It appears that the Chinese regime is incrementally increasing the scope and scale of its challenges to the sovereignty of Taiwan in addition to the continuous air and naval activity since December 2022, when President Joe Biden signed the National Defense Authorization Act (NDAA). The new law was replete with strong statements of support for Taiwan.
China has continued to assert that Taiwan has become a base for American military forces with the NDAA. Beijing opposed a recent trade agreement between Taiwan and the United States. And now, new Taiwan proposals by Congress are heightening the tenacity of Chinese histrionics.
China has introduced high-endurance drones to complement manned aircraft and operate independently to provide an omnipresent specter of presence around Taiwan. This was helpful during the Balikatan 23 exercises, where Chinese aircraft could conduct a maintenance reset after four months of increased flight operations tempo. The focus of the Chinese drone campaign seemed to be the Eastern shore of Taiwan facing the deep and broad Pacific—the most likely approach for ships and aircraft arriving to help resupply Taiwan in case the regime goes to the next step in attempting to constrict and asphyxiate Taiwan from the outside world.
In grand military strategy and tactics (and very Sun-Tzu-ian), China will need to distract and complicate the efforts of the United States and other countries from breaking the tightening Chinese blockade of Taiwan. There are three available opportunities for China to conduct a campaign of distraction from its blockade of Taiwan at a very low cost in terms of resources or military units.
The expansion of the Panama Canal has greatly increased merchant traffic, and approximately 6 percent of world trade passes through the canal. Chinese Belt and Road initiatives are omnipresent in Panama, while American participation in infrastructure or any mercantile activity has evaporated or dithered. One infrastructure development in Panama that China has been stalking is the water management system for the canal. With water levels diminishing and affecting traffic, there is an urgency to this initiative, and it has been announced, withdrawn, and re-announced. The United States Army Corps of Engineers has been awarded a contract for technical oversight of the project. However, the award of the overall construction and operation of the initiative is still in process. The reality is that water management is vital to keeping the Panama Canal open, and any water management accident, unintentionally or intentionally, can have catastrophic effects on the canal.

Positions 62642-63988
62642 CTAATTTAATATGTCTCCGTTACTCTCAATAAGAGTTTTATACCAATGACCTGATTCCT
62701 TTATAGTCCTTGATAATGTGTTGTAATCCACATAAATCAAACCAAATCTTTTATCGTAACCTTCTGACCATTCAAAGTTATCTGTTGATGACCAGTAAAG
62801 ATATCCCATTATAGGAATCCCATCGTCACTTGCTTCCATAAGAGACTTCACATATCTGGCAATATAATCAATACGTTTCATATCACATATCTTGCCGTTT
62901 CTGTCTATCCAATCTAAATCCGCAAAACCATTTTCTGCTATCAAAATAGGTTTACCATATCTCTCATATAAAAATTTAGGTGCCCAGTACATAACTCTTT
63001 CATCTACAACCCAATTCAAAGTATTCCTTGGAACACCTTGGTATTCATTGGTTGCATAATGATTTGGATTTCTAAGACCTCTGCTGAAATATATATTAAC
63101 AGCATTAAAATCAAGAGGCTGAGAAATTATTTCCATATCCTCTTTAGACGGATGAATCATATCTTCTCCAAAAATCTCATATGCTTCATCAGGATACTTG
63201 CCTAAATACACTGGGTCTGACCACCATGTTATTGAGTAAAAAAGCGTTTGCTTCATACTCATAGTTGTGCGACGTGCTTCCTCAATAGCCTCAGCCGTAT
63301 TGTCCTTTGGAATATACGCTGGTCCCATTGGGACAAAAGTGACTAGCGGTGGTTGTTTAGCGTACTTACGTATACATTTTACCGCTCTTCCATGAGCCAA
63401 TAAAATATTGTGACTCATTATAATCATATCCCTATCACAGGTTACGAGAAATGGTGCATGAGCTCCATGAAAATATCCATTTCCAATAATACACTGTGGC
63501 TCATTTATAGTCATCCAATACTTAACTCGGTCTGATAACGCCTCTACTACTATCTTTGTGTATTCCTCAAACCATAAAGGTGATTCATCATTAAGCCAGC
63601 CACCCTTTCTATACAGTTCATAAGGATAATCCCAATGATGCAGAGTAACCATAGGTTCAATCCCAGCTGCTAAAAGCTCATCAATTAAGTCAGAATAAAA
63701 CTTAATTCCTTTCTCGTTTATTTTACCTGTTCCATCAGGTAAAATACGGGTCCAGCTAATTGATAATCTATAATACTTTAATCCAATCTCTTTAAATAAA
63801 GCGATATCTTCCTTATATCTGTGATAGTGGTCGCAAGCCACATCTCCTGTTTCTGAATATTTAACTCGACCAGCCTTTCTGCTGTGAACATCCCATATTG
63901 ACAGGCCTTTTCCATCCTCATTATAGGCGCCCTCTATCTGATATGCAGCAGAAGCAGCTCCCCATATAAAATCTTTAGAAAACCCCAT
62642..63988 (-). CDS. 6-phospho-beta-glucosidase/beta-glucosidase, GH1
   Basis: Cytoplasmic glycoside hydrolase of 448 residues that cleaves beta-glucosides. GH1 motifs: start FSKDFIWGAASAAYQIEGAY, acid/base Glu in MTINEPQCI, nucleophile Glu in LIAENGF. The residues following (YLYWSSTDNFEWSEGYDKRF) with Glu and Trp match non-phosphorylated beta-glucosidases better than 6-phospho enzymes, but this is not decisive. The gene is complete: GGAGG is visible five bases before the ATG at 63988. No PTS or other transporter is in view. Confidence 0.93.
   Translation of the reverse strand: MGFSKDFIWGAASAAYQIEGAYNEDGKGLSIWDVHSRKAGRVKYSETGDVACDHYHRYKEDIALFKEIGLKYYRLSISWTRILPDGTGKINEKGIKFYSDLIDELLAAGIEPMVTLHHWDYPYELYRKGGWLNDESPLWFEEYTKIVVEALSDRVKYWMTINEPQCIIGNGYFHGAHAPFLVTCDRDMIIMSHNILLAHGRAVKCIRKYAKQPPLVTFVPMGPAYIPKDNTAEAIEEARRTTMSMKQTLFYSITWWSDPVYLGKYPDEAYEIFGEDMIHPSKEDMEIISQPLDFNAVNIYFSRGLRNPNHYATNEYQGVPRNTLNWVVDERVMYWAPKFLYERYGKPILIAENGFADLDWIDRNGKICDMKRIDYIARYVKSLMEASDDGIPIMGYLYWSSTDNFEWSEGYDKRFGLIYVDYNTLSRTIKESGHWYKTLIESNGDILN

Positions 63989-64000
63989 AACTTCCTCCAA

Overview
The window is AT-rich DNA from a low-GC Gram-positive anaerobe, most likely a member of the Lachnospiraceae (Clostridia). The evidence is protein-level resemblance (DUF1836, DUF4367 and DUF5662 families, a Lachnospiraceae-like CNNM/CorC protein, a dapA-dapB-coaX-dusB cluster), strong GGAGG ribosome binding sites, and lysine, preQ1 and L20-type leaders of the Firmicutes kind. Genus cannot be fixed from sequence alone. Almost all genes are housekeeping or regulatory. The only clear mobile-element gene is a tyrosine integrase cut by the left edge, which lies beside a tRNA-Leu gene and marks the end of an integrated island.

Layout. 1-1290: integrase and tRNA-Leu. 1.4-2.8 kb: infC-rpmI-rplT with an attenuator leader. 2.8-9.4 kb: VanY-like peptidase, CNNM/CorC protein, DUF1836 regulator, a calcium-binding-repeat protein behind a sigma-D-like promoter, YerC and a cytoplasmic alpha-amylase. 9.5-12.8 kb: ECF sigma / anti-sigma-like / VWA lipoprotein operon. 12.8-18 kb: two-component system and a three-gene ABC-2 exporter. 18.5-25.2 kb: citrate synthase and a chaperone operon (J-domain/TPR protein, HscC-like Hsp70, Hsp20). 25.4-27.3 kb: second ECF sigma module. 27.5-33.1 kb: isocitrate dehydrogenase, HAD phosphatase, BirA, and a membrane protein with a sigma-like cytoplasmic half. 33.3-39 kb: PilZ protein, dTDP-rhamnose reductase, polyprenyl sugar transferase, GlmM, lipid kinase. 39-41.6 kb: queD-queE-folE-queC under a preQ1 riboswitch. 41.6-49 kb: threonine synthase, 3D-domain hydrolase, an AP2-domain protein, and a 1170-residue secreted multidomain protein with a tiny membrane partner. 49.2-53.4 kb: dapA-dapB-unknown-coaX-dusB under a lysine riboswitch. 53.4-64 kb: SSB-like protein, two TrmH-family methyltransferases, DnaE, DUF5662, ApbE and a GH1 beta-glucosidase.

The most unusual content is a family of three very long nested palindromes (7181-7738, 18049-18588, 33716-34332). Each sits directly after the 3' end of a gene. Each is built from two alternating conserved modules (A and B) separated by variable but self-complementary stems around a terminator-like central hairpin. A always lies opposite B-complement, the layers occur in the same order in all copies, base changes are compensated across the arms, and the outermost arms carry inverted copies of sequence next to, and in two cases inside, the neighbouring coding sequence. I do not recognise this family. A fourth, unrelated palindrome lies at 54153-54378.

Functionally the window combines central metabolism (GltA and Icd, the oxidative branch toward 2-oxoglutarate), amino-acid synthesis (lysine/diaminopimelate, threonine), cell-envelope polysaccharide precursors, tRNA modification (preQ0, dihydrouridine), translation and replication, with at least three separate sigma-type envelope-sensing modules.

The effect of any blockage or slowdown of traffic through the canal would have a devastating economic impact on the United States. Still, it would also render almost half of the U.S. Navy unable to aid American and allied forces deterring China or helping to lift any possible blockade of Taiwan. The only solution for losing the canal would be to transit ships around the bottom of South America, potentially adding a month at a minimum to travel time to the Western Pacific. However, even at the tip of South America, China has suddenly appeared, and the U.S. Southern Command Commander expressed great concern about its ability to keep the Panama Canal and Straits of Magellan open to traffic in light of aggressive Chinese civil-military and Belt and Road strategies. The reality is that China is already in Panama and can apply decisive influence at will to the Panama Canal when it so desires.